An influencer who took a daily dose of veterinary-grade ivermectin and promoted its use to his followers, even recommending they give the drug to children, has died of a common side effect of the medication.
As reported by VICE, hours before his death on March 3, Danny Lemoi posted an update on his hugely popular pro-ivermectin Telegram group, Dirt Road Discussions.
"HAPPY FRIDAY ALL YOU POISONOUS HORSE PASTE EATING SURVIVORS !!!" he wrote in what would be his final post. Over the last several years, Lemoi took a daily dose of veterinary ivermectin, a dewormer designed to be used on large animals like horses and cows.
In 2021, as ivermectin became a popular alternative COVID-19 treatment among anti-vaxxers, he launched what became one of the largest Telegram channels dedicated to promoting the use of it, including instructions on how to administer ivermectin to children.
Lemoi Died Due to an Enlarged Heart
Lemoi, who lived in Foster, Rhode Island, "passed away unexpectedly" on March 3, according to an online obituary post by his family last week. He was survived by his parents and brother. The obituary gave no details about the cause of his death.
In the Telegram channel, administrators broke the news of his death to his followers. "Though it was obvious that Danny had the biggest heart, it was unbeknownst to him that his heart was quite literally overworking and overgrowing beyond its capacity, nearly doubled in size from what it should have been," the admins wrote, adding: "We understand that this is going to raise questions for those who were following him."
The admins added that Lemoi had undergone testing on his heart last year, but the results had shown no cause for concern.
Lemoi began taking ivermectin designed for animals on a daily basis after he was diagnosed with Lyme disease, according to a detailed account of his medical history he gave on a podcast last November. He said then that five months after first taking the drug, he quit all other treatments and believed ivermectin had "regenerated" his heart muscle.
During the pandemic, Ivermectin became hugely popular among anti-vaxxers, many of whom were taking and recommending the veterinary formulation of the drug, rather than the one designed for human use. While ivermectin for humans is used to treat serious illnesses like river blindness, it has repeatedly been shown to be an ineffective treatment for COVID-19.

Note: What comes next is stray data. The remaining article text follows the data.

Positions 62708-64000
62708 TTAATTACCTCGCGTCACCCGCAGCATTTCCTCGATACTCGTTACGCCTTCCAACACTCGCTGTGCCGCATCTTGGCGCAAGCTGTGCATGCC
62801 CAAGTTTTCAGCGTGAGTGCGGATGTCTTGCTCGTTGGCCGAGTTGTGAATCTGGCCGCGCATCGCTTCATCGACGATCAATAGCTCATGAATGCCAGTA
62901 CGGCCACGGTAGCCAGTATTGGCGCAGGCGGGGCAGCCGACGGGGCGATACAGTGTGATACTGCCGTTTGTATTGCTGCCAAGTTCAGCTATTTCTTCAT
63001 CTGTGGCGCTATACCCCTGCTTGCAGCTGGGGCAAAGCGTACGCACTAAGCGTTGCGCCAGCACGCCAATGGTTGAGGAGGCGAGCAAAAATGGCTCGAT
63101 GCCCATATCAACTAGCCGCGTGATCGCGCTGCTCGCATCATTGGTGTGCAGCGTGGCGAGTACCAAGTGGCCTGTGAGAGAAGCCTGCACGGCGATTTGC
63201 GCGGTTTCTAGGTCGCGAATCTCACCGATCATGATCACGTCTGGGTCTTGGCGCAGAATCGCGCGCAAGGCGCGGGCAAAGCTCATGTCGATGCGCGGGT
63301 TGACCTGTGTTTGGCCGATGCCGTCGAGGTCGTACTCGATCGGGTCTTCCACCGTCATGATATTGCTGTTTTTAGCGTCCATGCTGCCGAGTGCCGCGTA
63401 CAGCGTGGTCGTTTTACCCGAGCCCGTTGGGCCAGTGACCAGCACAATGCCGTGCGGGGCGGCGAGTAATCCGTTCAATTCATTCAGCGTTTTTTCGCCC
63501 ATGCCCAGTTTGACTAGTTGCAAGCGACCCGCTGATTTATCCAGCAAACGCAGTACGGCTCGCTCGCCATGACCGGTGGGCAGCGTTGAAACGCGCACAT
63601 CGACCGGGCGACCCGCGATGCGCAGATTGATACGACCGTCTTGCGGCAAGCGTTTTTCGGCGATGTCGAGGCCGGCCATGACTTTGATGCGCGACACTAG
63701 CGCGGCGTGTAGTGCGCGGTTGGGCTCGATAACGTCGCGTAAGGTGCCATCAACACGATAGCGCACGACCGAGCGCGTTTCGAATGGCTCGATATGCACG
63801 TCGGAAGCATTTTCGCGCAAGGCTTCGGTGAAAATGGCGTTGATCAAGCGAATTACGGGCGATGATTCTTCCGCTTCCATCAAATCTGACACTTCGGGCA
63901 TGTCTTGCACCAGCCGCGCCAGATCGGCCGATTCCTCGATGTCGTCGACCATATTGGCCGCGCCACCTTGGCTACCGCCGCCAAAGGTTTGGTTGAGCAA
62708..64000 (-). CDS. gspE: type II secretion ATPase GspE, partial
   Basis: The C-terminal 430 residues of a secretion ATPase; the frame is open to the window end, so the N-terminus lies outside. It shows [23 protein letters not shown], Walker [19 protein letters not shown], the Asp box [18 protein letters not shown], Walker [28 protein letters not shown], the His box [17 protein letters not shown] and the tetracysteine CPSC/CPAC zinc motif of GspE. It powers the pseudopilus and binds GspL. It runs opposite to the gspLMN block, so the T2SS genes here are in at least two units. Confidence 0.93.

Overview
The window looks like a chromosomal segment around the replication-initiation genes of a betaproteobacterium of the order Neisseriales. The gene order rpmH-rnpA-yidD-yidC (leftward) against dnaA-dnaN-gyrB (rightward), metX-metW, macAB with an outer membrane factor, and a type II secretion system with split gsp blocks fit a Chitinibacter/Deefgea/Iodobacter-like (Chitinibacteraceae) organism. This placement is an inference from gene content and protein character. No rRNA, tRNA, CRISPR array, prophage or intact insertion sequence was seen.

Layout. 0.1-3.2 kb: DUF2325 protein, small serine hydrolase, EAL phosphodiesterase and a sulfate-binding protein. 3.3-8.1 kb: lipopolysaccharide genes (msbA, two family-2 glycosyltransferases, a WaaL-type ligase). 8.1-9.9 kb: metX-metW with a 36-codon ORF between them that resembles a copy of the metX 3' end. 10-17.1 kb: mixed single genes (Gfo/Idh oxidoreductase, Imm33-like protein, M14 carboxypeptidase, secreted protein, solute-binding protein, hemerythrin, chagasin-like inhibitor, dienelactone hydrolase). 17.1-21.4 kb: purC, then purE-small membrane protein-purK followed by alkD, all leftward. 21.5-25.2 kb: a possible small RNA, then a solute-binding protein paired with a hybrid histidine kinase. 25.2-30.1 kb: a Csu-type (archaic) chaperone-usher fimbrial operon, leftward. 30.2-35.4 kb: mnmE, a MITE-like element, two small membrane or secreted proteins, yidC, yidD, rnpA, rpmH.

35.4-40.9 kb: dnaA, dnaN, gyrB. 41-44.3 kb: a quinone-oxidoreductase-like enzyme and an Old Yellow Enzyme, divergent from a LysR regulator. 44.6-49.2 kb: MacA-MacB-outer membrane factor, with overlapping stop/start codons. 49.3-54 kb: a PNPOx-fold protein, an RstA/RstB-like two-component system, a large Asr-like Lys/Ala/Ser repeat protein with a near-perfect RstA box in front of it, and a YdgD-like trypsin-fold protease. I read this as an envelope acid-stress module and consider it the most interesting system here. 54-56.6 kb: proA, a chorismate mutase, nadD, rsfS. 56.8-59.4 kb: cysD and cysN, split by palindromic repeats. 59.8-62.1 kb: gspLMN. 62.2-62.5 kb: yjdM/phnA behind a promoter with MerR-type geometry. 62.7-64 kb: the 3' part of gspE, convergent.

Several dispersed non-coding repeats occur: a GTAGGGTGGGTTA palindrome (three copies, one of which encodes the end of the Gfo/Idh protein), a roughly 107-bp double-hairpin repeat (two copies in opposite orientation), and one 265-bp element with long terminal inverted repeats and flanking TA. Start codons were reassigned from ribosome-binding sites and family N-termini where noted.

And according to the Missouri Poison Center, ingesting large doses of ivermectin formulated for animals has a long list of side effects, including seizures, coma, lung issues, and heart problems.
Lemoi's Followers Now Concerned About Their Own 'Severe' Symptoms
However, despite Lemoi's death, administrators of his channel are still pushing misinformation on the channel while his followers share their own worrying possible side effects from tacking the controversial medication and question the safety of the drug.
According to VICE, many of his followers who are taking his dosage recommendations, or "protocols," for veterinary ivermectin are experiencing numerous known side effects of taking the drug.
"I'm 4 months now and all hell's breaking loose, all pain has hit my waist down with sciatic, shin splints, restless leg syndrome, tight sore calves & it feels like some pain in the bones," a member wrote on Friday.
"My wife has been taking ivermectin for 3 months," noted another. "She is being treated for autoimmune hepatitis, thyroid, and vertebrae issues. She has had some serious HERXING. Today she has a migraine, vomiting and severe stomach pain. Does anyone have any ideas how to help?"
Despite Lemoi's death, administrators said this week the Telegram channel would live on, and the group is attracting new members who continue to take ivermectin despite suffering serious side effects.
"I am very new to this... I've been on Bimectin paste for 20 days," one new member wrote on Friday morning, explaining that he too was suffering from Lyme disease. "I have severe chest pain. Costochondritis symptoms. Air hunger, internal tremors, brain fog, headaches on the back of my head, anxiety, depression, doom and gloominess."